Historic Flooding Tests Hospitals in Texas


Posted August 30, 2017

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A 2013 cover story in BI&T outlined the steps that healthcare facilities can take to prepare for disasters.

Experts participating in a panel discussion from the AAMI 2015 Conference & Expo also provided some tips.

 

The epic flooding in southeastern Texas, spawned by Hurricane Harvey, is testing the ability of healthcare facilities to effectively function during a natural disaster and underscores the importance of preparing for such nightmare scenarios.

“Houston is designed to deal with a major rain event that just blows through,” said Marc Bateman, a clinical engineering manager with GE Healthcare who serves the Houston Methodist hospital system. “It’s much harder when it’s a rinse-repeat cycle.”

Still, Bateman said Wednesday that he and the various teams at each community hospital and the Texas Medical Center were able to pull together to keep the hospitals open and operational through the hurricane and its crippling aftermath.

“The storm was not typical and resulted in some on-the-fly changes to our plans,” Bateman wrote in an email to AAMI. “Some of the designated ride-out staff could not make it in, so we reached out to our recovery teams to have them come in when it was safe.”

The hospital system employed shuttles to bring people in and set up a website where employees who had housing or supplies could connect with colleagues who were in need.

“The staff that can come in are going above and beyond to support our patients,” Bateman said.

That can-do spirit was evident in multiple reports coming out of the Houston area. The New York Times reported on Aug. 28 that officials learned some valuable lessons from earlier hurricanes.

“As of Monday morning, the fortification of the Texas Medical Center in Houston appears to have paid off for most of its 23 hospitals,” the newspaper reported. “Submarine doors were locked on Saturday afternoon, protecting foundations that had flooded catastrophically after Allison in 2001, knocking out power and forcing emergency patient evacuations.”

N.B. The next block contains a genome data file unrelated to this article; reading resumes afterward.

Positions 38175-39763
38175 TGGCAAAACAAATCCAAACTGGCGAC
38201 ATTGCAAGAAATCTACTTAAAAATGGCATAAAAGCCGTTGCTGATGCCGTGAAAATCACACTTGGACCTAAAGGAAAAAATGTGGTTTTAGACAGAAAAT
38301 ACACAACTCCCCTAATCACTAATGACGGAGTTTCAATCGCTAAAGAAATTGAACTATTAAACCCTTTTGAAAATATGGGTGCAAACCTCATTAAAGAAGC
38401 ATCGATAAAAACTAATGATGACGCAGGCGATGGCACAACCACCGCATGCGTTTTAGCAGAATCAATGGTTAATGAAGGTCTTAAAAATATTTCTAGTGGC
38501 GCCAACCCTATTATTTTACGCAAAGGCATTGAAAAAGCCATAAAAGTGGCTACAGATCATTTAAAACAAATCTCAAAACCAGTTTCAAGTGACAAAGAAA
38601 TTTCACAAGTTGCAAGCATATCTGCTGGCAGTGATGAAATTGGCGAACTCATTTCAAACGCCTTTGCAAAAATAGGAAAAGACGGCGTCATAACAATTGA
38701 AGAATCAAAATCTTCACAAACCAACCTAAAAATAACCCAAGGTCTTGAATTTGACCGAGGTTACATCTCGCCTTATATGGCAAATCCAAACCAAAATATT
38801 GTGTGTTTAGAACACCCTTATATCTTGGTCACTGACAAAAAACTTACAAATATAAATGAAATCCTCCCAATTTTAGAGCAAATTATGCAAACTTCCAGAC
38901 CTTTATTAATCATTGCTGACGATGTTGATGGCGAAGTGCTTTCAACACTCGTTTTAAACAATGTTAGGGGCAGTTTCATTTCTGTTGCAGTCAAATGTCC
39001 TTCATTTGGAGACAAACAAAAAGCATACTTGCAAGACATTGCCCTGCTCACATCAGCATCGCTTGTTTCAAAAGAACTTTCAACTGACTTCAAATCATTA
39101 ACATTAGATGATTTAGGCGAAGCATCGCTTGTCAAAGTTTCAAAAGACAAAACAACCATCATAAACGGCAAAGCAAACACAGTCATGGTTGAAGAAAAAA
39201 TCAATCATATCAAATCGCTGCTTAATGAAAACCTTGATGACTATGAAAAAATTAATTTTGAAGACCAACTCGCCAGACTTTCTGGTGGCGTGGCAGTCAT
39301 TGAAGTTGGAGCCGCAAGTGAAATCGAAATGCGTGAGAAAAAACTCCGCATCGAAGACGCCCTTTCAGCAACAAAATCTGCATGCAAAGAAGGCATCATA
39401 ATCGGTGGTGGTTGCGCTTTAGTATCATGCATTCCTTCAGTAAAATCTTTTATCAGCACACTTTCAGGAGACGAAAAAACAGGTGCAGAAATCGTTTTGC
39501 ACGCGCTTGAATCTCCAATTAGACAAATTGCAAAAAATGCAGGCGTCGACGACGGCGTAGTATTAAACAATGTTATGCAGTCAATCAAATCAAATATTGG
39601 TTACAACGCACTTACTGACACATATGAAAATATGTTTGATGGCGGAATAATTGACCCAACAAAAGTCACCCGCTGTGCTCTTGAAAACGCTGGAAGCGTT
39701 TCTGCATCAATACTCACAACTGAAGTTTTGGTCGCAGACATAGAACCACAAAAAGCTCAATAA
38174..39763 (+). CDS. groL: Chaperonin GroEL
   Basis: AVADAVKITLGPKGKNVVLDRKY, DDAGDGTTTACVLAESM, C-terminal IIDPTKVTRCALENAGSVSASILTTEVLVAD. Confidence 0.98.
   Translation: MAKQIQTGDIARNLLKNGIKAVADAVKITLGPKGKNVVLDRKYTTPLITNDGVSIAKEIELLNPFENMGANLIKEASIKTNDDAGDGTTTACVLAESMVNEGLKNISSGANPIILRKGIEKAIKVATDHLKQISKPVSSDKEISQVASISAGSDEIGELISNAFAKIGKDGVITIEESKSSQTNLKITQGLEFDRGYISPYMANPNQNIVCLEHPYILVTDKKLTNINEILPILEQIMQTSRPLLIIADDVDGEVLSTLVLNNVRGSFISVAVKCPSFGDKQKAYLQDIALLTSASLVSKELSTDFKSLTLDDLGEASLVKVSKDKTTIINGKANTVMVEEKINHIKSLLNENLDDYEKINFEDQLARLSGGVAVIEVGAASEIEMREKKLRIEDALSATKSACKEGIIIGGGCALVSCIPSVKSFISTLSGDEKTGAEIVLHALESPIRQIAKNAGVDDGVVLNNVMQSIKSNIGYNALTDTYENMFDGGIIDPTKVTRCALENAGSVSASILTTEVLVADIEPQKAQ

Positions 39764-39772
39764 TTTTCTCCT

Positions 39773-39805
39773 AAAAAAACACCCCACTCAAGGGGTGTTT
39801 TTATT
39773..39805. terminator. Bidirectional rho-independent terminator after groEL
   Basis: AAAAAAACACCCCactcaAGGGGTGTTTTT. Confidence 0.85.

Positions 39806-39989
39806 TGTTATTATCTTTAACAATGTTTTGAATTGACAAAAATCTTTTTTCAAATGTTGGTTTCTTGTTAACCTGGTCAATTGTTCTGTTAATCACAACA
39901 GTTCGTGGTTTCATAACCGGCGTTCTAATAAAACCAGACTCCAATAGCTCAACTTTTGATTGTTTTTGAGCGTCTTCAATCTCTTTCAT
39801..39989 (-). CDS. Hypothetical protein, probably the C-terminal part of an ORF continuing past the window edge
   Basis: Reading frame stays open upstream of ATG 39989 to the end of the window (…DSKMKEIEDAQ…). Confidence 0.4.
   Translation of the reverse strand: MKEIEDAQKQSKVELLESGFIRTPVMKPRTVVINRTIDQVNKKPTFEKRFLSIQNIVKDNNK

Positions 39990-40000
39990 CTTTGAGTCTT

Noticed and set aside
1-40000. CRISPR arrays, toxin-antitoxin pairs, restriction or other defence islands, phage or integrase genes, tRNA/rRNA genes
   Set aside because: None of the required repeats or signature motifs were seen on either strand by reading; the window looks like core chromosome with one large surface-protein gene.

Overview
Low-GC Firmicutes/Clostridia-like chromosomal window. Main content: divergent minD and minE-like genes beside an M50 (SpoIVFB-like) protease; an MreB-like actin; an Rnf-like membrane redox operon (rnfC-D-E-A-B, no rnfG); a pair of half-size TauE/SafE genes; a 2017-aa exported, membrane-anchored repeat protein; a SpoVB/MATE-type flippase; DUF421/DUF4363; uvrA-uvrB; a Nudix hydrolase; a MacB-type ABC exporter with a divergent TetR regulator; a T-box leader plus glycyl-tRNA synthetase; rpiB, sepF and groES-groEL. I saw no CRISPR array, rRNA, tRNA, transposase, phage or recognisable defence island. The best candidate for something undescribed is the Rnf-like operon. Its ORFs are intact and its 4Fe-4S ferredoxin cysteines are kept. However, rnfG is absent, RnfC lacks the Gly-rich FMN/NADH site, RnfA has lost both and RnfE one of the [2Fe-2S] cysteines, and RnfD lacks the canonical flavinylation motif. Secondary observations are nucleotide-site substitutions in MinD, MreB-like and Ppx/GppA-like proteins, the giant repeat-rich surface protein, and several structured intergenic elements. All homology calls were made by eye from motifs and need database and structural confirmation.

Other healthcare facilities were not so lucky, so inundated by water that they had to transport patients to safer—and drier—ground.

“Some hospitals in the flood area have closed until it is over, and many are in cars evacuating,” Patricia Hercules, RN, director of system clinical education with the Memorial Hermann System in Houston, wrote AAMI on Monday.

Carol Wyatt, director of healthcare technology management (HTM) for the northern region of Baylor Scott & White Health, is in the much drier Dallas-Fort Worth area. She said she expects that many healthcare facilities in southeast Texas are just beginning to assess the damage to equipment and determine what they may need in terms of assistance.

“It’s too early in the game for HTM,” she wrote Monday. “We’ll have to wait until Houston hospitals determine their needs.”

Like many HTM professionals, David Stiles watched the disaster unfold with sympathy for his colleagues in Texas and a new sense of urgency about what each and every hospital should be considering.

“How well prepared are we for public emergencies and unexpected local and regional disasters?” he asked in a post on the AAMIBlog. “Do we remember our last disaster training session, or better yet, did we learn lessons from the last real disaster?”

Stiles, director of the Biomedical Engineering Department and central equipment services at Long Beach Memorial Medical Center and Miller Children’s & Women’s Hospital in Long Beach, CA., noted that all healthcare facilities are required to draft and adopt emergency operations plans. Stiles stressed that he and his HTM peers play a crucial role in preparing for disasters because so much of modern healthcare relies on sophisticated medical devices and technology.

“HTM professionals are essential to ensuring disaster preparedness,” Stiles wrote.” For our colleagues who are—right now—hip deep in evacuation plans, emergency repairs, relocations, and asset utilization, we are hoping only for your success and the safety and well-being of your patients and staff.”